Town (pop., 2000: 73,213), capital of Tlaxcala state, Mexico. It is located in a mountainous region at the foot of La Malinche volcano. Settled by a Nahua people around the 14th century, it vied for power in the 15th–16th century with the Aztec city of Tenochtitlán (modern Mexico City). Though the inhabitants initially opposed Hernán Cortés, they later became his allies and aided him in his defeat of Azetec leader Montezuma II. It was a refuge for the Spaniards when they were driven out of Tenochtitlán in 1520. Cortés established the first Christian church (San Francisco) in the Americas there in 1521. The sanctuary of Our Lady of Ocotlán and archaeological ruins are nearby.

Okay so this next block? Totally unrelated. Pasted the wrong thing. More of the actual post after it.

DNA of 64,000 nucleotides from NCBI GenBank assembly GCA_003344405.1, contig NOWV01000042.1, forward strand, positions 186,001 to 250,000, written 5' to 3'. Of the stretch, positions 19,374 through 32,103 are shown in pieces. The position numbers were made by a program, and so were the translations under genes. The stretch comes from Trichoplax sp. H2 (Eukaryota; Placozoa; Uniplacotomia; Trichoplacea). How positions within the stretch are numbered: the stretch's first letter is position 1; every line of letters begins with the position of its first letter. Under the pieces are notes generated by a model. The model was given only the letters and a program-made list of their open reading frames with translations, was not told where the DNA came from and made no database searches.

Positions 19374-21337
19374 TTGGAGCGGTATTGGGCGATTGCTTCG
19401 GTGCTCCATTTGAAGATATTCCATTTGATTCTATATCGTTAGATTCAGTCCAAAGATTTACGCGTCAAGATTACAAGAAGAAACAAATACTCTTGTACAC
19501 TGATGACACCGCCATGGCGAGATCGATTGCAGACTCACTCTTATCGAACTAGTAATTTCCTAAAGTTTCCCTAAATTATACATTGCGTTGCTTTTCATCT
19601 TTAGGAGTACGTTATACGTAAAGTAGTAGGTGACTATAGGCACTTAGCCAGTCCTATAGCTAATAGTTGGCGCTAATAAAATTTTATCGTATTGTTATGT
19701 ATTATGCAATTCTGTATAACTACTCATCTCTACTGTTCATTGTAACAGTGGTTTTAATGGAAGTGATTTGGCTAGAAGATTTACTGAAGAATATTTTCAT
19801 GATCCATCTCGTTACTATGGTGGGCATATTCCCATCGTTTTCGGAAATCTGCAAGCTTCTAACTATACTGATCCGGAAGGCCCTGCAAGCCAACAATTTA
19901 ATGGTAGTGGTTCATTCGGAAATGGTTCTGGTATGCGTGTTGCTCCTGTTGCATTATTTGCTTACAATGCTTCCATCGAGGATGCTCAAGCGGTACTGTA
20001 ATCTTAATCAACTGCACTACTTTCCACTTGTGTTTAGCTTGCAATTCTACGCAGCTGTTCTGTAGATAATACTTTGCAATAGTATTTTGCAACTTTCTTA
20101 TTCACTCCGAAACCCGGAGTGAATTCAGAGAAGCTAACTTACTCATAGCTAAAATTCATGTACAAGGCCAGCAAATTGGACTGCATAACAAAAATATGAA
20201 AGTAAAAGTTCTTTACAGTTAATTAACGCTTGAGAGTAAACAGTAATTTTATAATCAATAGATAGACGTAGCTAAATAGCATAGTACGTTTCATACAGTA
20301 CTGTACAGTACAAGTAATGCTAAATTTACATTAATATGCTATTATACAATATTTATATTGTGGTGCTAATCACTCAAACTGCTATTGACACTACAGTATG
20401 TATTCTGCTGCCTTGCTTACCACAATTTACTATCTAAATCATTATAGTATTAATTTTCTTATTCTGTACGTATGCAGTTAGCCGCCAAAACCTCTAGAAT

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The city of Tlaxcala (in full, Tlaxcala de Xicoténcatl) is the capital and chief center of population of the Mexican state of Tlaxcala. The city is located at in the south-central portion of the state. At the census of 2005 the city had a population of 15,777 inhabitants and was by far the smallest state capital in Mexico. It is only the tenth-largest city in the state of Tlaxcala. The city is the municipal seat of its surrounding municipality of Tlaxcala, which had a population of 83,748. The municipality has an area of 41.61 km² (16.066 sq mi) and includes several other communities, the largest of which are Ocotlán, Santa María Acuitlapilco, and San Gabriel Cuauhtla. The city of Tlaxcala is not even the largest in its own municipality, as Ocotlán, with a population of 22,082 is larger than Tlaxcala.